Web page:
L2019-06 Ultralight Airplane Accident at Eura on September 8, 2019
On September 8, 2019, a student pilot was returning to his home airfield at Eura from a solo cross-country flight after a long flying day. The aircraft was a Flight Design CTSW, a fast and powerful ultralight airplane. The airplane lost height abruptly on landing, touched down hard, and bounced. The pilot initiated go-around by adding full power and applying aft stick, which resulted in a sudden pitch-up. The airplane stalled, banked left, and impacted wooded terrain adjacent to the runway. It was substantially damaged, and the pilot sustained minor injuries.
During the day of the accident, the student had logged over 5 hours of flight time corresponding to 855 journey kilometers. The day’s schedule had consisted of dual cross-country exercises and, as the last item, a long solo cross-country flight. The pilot's training records showed no previous solo flying experience. Although national aviation regulation TRG M1-7 prescribes a maximum daily flight time for a pilot undergoing training, the limitation is not applicable to cross-country flights, which allows training days of dangerously long duration. The duration of flying days should be limited to maintain the student’s learning ability and alertness at an adequate level.
In Finland, flying clubs across the country provide ultralight flight training. The commonly used training program is issued by the Finnish Aeronautical Association and approved by the Finnish Transport and Communications Agency Traficom. Although the program shall be adhered to in flight training, variations exist in its implementation between training organizations. While Traficom audits training organizations at infrequent intervals, the organizations are required to submit an own-check report to the authority on a yearly basis. Quality assurance of training is essential for the fostering and maintenance of good airmanship.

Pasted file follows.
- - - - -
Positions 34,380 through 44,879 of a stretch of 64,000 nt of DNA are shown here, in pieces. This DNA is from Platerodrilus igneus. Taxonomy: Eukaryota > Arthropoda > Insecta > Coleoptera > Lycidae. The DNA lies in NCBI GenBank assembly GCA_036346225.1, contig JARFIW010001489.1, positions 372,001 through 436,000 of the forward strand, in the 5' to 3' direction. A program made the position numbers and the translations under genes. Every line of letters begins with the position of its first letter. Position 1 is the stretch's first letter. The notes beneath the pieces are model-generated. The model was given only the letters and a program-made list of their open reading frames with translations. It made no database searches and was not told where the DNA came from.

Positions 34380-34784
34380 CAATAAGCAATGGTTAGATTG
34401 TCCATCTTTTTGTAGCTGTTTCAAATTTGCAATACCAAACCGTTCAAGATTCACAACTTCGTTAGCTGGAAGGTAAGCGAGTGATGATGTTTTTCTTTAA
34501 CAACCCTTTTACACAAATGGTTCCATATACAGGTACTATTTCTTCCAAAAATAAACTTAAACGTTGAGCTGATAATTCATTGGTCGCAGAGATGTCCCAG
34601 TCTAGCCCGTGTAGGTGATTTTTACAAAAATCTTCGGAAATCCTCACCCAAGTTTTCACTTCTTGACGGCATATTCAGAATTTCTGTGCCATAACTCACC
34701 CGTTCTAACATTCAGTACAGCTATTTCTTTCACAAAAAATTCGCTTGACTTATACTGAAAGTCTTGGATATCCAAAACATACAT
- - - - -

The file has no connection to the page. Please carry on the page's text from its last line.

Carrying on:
In its current form, ultralight flight training fails to provide an adequate basis for safe recreational flying. Ultralight flight training requirements are less stringent than those established by the European Aviation Safety Agency (EASA) for LAPL and PPL training due to, among other factors, the assumption that ultralight airplanes are light, slow, and easy to handle and do not create a major hazard to other people. In reality, however, the increase in mass and stalling speed of these airplanes over the past few years means that they have become more demanding to fly. A regulation that is currently under preparation will further raise the authorized maximum mass and stalling speed of ultralight airplanes. Even though modern ultralight airplanes do not differ from type-certificated aircraft, the regulations, directives, and training programs remain based on ultralight airplane types that became available in the late 1970s and early 1980s.
An outcome of a national recreational aviation risk survey was a policy that transfers responsibility for safety to the aviation community. The implementation of the policy is, however, hampered by lack of financial and human resources and knowledge. Task sharing and authorization between the involved operators also remains unclear. The authority has systems that can be used to analyze occurrences in recreational aviation, but the focus of safety work is in commercial aviation. Recreational aviation organizations, on the other hand, do not have real-time access to occurrence reports and resources for the processing of occurrences. A sound safety culture is based on clear task sharing agreed between various operators in matters related to the actioning on safety-critical matters.
The Safety Investigation Authority Finland recommends that Traficom
• amends aviation regulation TRG M1-7 in such a way that will preclude excessively long flight training days for a student undergoing instruction.
• together with the Finnish Aeronautical Association and other recreational aviation operators improves quality assurance and safety management in training with the aim of ensuring the compliance with the applicable training requirements in all nationally approved organizations.
• harmonizes ultralight flight training requirements with EASA’s LAPL training requirements.
• together with recreational aviation operators takes steps to clarify task sharing in safety matters and ensures the availability of adequate financial and human resources and required knowledge.